“The fact is that very early in our family history I was made aware that both Arthur and Doona were accorded more privileged treatment than was I.”
Syd Metcalfe, ‘One Speck of Humanity’
Metcalfe’s autobiography kicks off ‘en route for a large North London cemetery’ (1) for the funeral of a sister ‘dead before she had ever learned to stand on her own feet.’ (1) Child mortality was so high and so common during the Edwardian period, that Metcalfe admits ‘there were so many children left over at the final count that the loss of the odd one here and there didn’t really matter much.’ (3)
In fact Timothy J. Hatton, in his article ‘Infant Mortality and the Health of Survivors’ published in Economic History Review, states that ‘infant mortality rates of more than 100 per thousand births were characteristic of most developed economies a century ago and for England and Wales they fell below this level only on the eve of the First World War.’
Metcalfe is the middle child, ‘well and truly hemmed in’ (3) by his younger sister and elder brother. He gives a sharp insight into his own family dynamics, saying that if any middle child ‘happens to have parents similar to mine then his case is hopeless. He hasn‘t a chance.’ (3)
Never has a man been so conflicted about his parents. Syd Metcalfe veers from fond memories to bitter. He remembers happily perching on the shoulders of his father as the soldiers of WWI march by. He remembers his mother spreading out a feast of fish & chips while his father was at war. But he also remembers his father as a man who terrified him, and the false love his mother bestowed on her children for the benefit of the new men she brought home each night. Metcalfe tells the story of a hopelessly unromantic hopeless romantic who pursues the girl from the factory. His mother and father marry against either family’s wishes. Later, his father left the family. As Metcalfe says: ‘He finally didn’t bother to even pick up his things. He’d left home. And from that time on he disappeared from our life for many years to come.’ (71) Until then it was perhaps a strange and utilitarian kind of love, which perhaps influenced the bachelor Metcalfe’s own ideas of marriage.
Throughout his life Metcalfe had multiple affairs with girls who crossed his path. He came close to marrying Ethel ‘Chink’, until her mother revealed she was 15-years-old, not 18 as she had claimed. He almost married another girl, Noreen, until she called the whole thing off two weeks before the wedding date. Metcalfe remains philosophical: ‘One extra turn or one less and our whole life is changed.’ (295) But he was quite sure he did not want to marry Phyllis, whom he met during the war, and in discussion of this girl-friend, reveals himself to be more realist than romantic: ‘She… was wanting to marry simply to be married. She was not in love with me but she was prepared to forego that small matter for the satisfaction that would be hers from being able to call herself Mrs. …How many couples marry in this fashion?’ (195)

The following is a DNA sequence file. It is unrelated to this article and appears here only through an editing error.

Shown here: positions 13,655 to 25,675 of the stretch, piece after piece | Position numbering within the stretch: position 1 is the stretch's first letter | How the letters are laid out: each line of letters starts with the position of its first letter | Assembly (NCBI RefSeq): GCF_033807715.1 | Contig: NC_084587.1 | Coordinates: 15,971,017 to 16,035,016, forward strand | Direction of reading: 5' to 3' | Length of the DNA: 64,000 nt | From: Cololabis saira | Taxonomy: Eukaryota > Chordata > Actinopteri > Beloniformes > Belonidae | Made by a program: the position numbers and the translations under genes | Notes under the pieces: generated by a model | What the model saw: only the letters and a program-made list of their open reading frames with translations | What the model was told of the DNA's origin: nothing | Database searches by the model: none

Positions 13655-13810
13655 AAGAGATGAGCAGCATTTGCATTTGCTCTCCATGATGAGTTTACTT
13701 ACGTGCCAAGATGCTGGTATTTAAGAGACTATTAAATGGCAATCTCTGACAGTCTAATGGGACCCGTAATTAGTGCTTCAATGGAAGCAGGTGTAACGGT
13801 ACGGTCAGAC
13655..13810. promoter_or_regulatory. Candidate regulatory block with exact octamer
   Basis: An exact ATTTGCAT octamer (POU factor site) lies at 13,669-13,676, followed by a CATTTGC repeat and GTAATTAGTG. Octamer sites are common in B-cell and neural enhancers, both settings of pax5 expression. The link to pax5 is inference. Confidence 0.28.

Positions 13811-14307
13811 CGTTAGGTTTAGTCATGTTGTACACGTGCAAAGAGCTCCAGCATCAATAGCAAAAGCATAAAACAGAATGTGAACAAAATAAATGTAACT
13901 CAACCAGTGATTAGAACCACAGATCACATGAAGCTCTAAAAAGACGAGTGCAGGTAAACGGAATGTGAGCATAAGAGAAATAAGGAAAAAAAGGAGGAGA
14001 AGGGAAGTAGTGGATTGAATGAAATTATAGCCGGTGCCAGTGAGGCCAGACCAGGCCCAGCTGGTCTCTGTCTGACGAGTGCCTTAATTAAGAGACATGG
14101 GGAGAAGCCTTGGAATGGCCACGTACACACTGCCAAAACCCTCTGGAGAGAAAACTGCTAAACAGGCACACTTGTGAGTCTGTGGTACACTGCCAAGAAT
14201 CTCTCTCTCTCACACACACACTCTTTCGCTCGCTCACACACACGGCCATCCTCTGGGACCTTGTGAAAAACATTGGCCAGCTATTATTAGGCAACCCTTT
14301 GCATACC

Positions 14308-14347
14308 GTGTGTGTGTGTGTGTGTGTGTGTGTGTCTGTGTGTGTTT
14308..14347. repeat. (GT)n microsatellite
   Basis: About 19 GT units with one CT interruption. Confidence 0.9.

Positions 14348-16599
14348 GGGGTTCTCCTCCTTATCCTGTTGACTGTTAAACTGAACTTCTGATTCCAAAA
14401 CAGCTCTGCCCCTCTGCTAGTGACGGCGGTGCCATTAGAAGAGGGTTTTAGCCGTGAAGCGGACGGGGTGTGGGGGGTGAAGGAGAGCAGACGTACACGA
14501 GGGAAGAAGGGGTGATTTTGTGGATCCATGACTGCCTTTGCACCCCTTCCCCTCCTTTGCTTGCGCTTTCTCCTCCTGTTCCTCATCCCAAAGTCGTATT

Years later, after he returns to England, Metcalfe meets his sister, reacquaints himself with his remaining family. A brother, a sister, a brother-in-law, one niece, one nephew. Indeed, Metcalfe says of his cosy family circle: ‘Could one be smaller?’ (299)
But it would be true to say Metcalfe’s friends in the army were his family. Brothers in arms, who made the world wonderful. And he reserves his greatest affections for fellow signalman, Jack Higgins.
‘By now Jack and I were inseparable. We became known as ‘The Twins’ and I can remember I actually missed him if he weren’t there. This is a relationship, perfectly decent, akin to the love of a man for a woman. There is in it an affinity that makes one almost part of the other. Certainly there is a mental need of one for the other. And the happiness and contentment that the lover finds in the presence of his loved one is also experienced in the relationship of perfect friendship. Likewise the sense of loss when the loved one is not there is also felt. If one carried this comparison further I suppose it is a form of love.
Let us forget for a moment today’s obsession with everything having a sexual basis, for this oneness that Jack and I felt in each other’s company had nothing to do with sex. And I’m equally sure that the early, young love that most of us have experienced at some time or another for a girl also has no foundation in sex. Can’t you remember loving a girl beyond that?’ (138)
Sadly, like the rest of his transient family, after Metcalfe left the army, after 8 years elbow-to-elbow, the pair lost contact. But he never forgot his best friend, his twin.
Hatton, Timothy. ‘Infant Mortality and the Health of Survivors: Britain, 1910-50’, Economic History Review, vol. 64, no. 3. 2011. 951-972.
Metcalfe, Syd. ‘One Speck of Humanity’, Burnett Archive of Working Class Autobiography. University of Brunel Library, Special Collection, 2:526